Frank Kermode

  • Pound, Yeats, Eliot and the Modernist Movement by C.K. Stead
    Macmillan, 393 pp, £27.50, March 1986, ISBN 0 333 37457 6
  • The Myth of Modernism and 20th-century Literature by Bernard Bergonzi
    Harvester, 216 pp, £25.00, January 1986, ISBN 0 7108 1002 4
  • The Innocent Eye: On Modern Literature and the Arts by Roger Shattuck
    Faber, 362 pp, £15.00, March 1986, ISBN 0 571 12071 7

The advantages and disadvantages of modernity have long been canvassed, so that you could say the topic is ancient. Pancirolli wrote a very popular book on it in the 16th century, and it was often remarked by self-deprecating moderns that they were like dwarfs standing on the shoulders of giants. The antiquity of this figure is the subject of a very learned and also very amusing book by Robert Merton; the received wisdom is that it goes at least as far back as the 12th century. So there is nothing very modern about worrying about what it means to be modern, and even if you think that being modern requires a total rejection of the past, like Tzara or Artaud, you become dependent on the past if only because you need to have it around to reject. As Paul de Man observed in his subtle essay ‘Literary History and Literary Modernity’, ‘the more radical the rejection of anything that came before, the greater the dependence on the past.’[*]

What blurs these continuities is the fact that in the natural course of things the topic takes on different shapes and tones in different eras. In the 17th century some scientists wanted to get rid not only of Aristotle but of natural languages as modes of recording natural observations: at the same time, critics were keen to purge poetry of falsities and opacities, epic machinery and ‘strong lines’. The response of Swift was to ridicule the scientists and also the pseudo-scientists whose language went to the other extreme; the response of Milton was to update the machinery and refine the rhetoric. This is what normally happens, and histories of the arts are histories of past modernities, even when the demand for the New is most strident, as, for instance, in Baudelaire, Rimbaud, Kandinsky.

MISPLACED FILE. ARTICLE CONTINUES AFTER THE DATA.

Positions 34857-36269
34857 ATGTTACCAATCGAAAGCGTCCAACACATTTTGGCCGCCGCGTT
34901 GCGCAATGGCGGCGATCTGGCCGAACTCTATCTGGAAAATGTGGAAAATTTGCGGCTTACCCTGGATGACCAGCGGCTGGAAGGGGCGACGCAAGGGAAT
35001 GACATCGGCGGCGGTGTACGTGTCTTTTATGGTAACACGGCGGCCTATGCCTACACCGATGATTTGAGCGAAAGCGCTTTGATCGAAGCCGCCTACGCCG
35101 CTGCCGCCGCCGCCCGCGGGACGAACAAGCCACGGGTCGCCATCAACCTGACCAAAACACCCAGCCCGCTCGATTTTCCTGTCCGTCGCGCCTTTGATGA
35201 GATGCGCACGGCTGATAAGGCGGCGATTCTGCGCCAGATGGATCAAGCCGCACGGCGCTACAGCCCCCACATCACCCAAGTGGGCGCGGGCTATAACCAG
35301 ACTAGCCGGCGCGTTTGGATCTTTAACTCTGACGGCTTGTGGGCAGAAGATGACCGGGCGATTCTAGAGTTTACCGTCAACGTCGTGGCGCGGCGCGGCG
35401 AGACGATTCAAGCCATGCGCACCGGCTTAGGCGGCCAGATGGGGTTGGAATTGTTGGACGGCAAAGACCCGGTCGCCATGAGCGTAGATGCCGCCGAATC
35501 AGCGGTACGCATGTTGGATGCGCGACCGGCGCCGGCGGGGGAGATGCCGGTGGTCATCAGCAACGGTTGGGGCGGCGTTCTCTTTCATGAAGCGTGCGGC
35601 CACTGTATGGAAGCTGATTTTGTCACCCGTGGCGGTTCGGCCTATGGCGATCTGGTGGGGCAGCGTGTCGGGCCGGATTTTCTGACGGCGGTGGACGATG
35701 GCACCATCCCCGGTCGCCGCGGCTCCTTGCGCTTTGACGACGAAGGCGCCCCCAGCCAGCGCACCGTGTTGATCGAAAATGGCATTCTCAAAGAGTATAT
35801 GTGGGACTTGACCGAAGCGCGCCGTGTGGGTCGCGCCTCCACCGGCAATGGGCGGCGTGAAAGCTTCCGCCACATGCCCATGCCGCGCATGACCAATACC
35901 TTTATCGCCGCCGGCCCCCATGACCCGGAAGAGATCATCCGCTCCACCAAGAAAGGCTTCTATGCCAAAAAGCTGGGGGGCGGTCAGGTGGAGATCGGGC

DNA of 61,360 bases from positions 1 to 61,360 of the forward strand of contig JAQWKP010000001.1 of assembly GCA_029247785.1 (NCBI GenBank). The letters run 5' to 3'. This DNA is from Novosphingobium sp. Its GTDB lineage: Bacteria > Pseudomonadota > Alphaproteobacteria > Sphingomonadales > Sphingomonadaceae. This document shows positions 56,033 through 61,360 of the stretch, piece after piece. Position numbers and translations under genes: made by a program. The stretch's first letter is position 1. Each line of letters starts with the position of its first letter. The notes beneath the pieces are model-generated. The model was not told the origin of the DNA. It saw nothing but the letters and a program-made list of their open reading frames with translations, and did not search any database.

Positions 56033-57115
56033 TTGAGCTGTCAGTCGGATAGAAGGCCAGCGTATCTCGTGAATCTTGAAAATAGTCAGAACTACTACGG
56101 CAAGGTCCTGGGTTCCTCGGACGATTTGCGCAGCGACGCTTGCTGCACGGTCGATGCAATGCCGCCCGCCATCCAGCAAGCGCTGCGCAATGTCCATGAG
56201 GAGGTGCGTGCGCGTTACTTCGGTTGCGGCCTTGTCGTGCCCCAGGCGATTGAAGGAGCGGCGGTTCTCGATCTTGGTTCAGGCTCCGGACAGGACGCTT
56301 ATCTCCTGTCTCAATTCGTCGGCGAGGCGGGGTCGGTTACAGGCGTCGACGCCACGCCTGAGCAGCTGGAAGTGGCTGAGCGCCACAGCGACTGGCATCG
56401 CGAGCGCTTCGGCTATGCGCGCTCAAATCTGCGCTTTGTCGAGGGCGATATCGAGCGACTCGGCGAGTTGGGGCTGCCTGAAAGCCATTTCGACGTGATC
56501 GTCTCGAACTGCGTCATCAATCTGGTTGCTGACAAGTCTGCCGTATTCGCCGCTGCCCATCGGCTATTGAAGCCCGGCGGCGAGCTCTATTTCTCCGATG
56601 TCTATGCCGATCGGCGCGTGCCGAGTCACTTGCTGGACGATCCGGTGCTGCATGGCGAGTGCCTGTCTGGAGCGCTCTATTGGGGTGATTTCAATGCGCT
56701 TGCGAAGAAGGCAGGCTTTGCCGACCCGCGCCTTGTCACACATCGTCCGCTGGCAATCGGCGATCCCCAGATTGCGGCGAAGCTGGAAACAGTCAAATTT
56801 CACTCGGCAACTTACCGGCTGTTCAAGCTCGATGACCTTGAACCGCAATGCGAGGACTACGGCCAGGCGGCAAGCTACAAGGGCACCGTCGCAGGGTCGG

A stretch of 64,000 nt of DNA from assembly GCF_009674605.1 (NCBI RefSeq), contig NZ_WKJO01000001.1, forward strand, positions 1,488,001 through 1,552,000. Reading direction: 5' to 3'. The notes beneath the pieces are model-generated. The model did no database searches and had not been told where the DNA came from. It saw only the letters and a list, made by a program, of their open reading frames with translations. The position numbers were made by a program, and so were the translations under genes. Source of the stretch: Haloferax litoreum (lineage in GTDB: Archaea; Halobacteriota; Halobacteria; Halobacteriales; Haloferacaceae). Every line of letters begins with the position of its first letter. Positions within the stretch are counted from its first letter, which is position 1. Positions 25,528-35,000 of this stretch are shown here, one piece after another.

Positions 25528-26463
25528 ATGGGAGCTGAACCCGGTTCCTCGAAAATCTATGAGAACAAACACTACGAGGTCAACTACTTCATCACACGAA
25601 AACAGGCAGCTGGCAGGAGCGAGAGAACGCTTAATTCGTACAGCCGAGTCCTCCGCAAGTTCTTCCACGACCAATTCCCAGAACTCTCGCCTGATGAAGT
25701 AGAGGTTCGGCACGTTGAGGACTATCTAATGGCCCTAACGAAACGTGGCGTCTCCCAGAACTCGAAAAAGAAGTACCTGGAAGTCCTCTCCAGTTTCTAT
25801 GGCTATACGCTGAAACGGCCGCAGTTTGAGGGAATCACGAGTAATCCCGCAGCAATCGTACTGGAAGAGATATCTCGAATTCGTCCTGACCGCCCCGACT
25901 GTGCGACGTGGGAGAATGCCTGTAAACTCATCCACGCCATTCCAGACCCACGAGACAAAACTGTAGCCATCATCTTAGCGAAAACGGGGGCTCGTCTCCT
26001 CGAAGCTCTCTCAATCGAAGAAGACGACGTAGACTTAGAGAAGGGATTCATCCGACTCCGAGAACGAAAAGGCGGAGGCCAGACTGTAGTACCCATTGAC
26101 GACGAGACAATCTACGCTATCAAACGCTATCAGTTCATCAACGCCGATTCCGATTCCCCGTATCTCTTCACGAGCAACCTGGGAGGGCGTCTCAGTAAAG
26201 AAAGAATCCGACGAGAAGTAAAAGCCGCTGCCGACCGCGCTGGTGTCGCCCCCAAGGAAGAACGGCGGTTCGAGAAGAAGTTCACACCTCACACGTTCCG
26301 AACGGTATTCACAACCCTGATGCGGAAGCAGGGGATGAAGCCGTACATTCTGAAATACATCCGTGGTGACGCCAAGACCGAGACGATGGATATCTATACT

However, it is now taken for granted in some circles that there was something qualitatively different about our modernity; that there was a decisive coupure around 1870 (the date varies), or that a wholly original understanding of linguistic functions simply made the past out of date; the differences between before and after are variously described (‘classic’ as against ‘modern’, for instance, or, to name names, George Eliot as against Joyce). It is probably useless to protest against the almost universal scholarly passion for periodisation: to have cardinal dates and canonical works associated with those dates is convenient, a useful fiction of which we forget the fictiveness. Another modern(ist) tendency is to explain that from where we stand – in our uniquely privileged moment – we can perceive certain truths about art that were concealed from our predecessors because they were trapped in their now obsolete epistemic myths.